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Characteristics of Anthropods

Anthropods exhibit many characteristics that distinguish them from other species. These characteristics include an open circulatory system and jointed appendanges.

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Anthropods consist of about 85% of the animals in the world, making them the largest animal categorization. There are many species of Anthropods, including scorpions, spiders, barnacles, insects, centipedes, krill, mites, crayfish, ticks, shrimp, lobsters, and crabs. These species can be categorized into land species and aquatic species. Phylum anthropoda exhibit many characteristics that distinguish them from other species. These characteristics include an open circulatory system, jointed appendages, segmented bodies, excellent senses, and an exoskeleton. Here are the characteristics that define anthropods. 

Open Circulatory System

An open circulatory system is whereby blood is pumped into a haemocoel, and the blood diffuses back to the circulatory system that is between the cells. The heart pumps blood into the body cavities. Blood surrounds tissues in the cavities. This process makes the flow of blood sluggish. Anthropods have a fluid in them that is known as haemolymph. This fluid is a mixture of interstitial fluid and blood. It is this fluid that nourishes organs with oxygen and nutrients in the haemocoel. The muscular movements that these animals exhibit facilitate the movement of haemolymph. However, the diverting flow, which is from one area to another, is limited. Blood is drawn back towards the heart when the heart relaxes through pores that are open-ended. The open circulatory system is suitable for anthropods since it requires very low energy. Anthropods are suited for this type of circulatory system since they have small bodies and a slower metabolism.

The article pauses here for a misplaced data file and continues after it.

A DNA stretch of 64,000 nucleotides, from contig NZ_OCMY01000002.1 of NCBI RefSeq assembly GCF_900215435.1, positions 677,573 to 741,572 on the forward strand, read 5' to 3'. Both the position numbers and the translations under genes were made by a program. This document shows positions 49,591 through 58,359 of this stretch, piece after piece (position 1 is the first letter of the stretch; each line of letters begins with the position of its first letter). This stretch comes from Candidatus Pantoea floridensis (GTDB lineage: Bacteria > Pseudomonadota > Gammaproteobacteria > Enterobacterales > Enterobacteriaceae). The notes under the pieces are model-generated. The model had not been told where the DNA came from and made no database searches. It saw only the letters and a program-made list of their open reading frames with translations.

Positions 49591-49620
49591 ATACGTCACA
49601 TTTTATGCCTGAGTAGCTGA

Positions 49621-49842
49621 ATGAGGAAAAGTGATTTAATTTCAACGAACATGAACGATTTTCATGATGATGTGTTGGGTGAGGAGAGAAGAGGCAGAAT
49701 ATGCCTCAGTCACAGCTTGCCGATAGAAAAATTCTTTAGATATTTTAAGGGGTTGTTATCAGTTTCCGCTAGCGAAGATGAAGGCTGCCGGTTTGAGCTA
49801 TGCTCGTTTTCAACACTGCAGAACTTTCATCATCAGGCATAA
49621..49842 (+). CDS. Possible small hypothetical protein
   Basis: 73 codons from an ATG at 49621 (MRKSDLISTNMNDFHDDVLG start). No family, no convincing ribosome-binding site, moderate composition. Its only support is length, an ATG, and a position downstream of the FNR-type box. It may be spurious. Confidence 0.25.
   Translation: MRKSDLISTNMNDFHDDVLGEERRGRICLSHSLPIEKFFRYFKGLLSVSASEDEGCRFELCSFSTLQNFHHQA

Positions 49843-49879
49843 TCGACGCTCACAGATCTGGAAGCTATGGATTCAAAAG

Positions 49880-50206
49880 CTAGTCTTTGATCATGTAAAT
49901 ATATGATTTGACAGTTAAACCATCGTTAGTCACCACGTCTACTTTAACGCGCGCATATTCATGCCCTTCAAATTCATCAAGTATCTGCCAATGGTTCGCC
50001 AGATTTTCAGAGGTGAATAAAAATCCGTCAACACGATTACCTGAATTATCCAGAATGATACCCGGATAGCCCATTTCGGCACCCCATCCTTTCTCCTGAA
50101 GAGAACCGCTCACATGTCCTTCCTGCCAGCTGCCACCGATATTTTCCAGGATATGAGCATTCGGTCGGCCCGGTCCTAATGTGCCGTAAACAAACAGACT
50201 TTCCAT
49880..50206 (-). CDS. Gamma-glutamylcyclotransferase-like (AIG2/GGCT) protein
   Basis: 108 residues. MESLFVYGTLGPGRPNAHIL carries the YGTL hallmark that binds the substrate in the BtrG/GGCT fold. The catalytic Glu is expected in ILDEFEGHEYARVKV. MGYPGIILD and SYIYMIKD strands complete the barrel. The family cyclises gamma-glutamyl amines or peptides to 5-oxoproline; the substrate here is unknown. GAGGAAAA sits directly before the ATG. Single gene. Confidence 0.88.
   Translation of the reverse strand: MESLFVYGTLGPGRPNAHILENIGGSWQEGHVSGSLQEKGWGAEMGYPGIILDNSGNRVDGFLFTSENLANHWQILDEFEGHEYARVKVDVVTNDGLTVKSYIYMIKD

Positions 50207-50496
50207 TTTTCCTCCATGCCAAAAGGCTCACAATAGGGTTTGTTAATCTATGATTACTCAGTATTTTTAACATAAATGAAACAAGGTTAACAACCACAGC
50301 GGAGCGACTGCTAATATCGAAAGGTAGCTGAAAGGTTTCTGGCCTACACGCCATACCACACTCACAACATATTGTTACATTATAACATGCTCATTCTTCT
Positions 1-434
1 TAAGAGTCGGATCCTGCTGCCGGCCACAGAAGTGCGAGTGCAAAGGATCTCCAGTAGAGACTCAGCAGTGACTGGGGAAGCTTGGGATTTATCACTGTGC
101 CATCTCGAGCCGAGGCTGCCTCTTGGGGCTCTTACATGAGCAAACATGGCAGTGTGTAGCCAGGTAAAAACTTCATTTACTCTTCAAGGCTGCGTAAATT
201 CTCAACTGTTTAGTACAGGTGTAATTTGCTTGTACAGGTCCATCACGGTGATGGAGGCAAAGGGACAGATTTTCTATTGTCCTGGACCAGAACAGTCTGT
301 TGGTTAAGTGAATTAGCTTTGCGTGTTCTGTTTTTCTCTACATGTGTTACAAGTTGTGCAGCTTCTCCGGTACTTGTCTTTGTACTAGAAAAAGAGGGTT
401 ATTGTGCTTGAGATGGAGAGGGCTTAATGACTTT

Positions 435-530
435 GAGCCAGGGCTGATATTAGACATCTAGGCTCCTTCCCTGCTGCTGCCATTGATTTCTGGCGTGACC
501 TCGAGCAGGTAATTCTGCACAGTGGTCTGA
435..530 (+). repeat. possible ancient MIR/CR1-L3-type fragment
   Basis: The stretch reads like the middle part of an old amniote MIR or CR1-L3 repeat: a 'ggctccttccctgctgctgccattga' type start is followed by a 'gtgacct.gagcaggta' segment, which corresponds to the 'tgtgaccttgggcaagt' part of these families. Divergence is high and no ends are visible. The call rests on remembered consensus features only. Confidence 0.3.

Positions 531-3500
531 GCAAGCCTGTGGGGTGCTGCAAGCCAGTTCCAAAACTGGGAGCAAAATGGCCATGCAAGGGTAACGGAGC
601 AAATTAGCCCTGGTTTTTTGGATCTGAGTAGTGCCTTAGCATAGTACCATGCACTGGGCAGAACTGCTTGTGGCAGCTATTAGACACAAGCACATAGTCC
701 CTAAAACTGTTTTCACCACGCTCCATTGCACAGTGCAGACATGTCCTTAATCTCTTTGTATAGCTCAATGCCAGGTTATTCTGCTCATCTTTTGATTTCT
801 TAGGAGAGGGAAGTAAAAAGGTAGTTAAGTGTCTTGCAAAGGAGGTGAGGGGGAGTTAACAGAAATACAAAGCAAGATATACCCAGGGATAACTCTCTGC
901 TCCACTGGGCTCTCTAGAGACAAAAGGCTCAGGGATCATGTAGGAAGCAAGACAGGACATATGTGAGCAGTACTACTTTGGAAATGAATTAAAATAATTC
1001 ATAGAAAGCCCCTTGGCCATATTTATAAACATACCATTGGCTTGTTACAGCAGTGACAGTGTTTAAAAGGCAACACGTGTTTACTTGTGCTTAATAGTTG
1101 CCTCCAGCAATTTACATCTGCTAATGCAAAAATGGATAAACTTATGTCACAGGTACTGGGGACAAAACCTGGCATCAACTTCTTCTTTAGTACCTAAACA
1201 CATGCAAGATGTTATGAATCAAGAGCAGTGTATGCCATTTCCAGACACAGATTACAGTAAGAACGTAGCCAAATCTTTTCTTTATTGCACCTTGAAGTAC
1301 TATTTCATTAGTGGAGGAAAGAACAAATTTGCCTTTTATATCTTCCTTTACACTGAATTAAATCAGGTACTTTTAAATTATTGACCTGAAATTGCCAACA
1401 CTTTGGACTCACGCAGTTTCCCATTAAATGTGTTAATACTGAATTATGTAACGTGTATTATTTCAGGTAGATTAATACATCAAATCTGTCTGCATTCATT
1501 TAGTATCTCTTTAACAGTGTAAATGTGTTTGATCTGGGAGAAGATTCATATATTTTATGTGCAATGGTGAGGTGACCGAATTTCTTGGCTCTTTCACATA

Invertebrates

Anthropods are considered to be invertebrates since they do not have a backbone or a bony skeleton. These invertebrates rely on their environment to have a balance in their body heat. Despite lacking a bony skeleton, anthropods have some skeleton that is made up from different kinds of materials to make them stronger. Some have their bodies covered with hard materials that are crystalline while others consist of chitin.

Jointed Appendages

An appendage is an attached outgrowth that is from the body of an organism. Therefore, a jointed appendage means that this growth has joints in it. Tetrapod limbs are jointed appendages. Jointed appendages are often used to refer to the segmented appendages of anthropods such as spiders, crabs, and insects. For instance, when we observe the leg of an insect, we see three parts which are the tarsus, tibia, and femur. There is a joint between each of these parts that allows for articulation of the appendage. There exists a set of joints, the trochanter, and the coxa, between the body and the femur. Their antenna is articulated with joints between the body and between the segments. However, some anthropods display unique appendages. For example, crustaceans have branched appendages. However, the branched appendages are still segmented and jointed.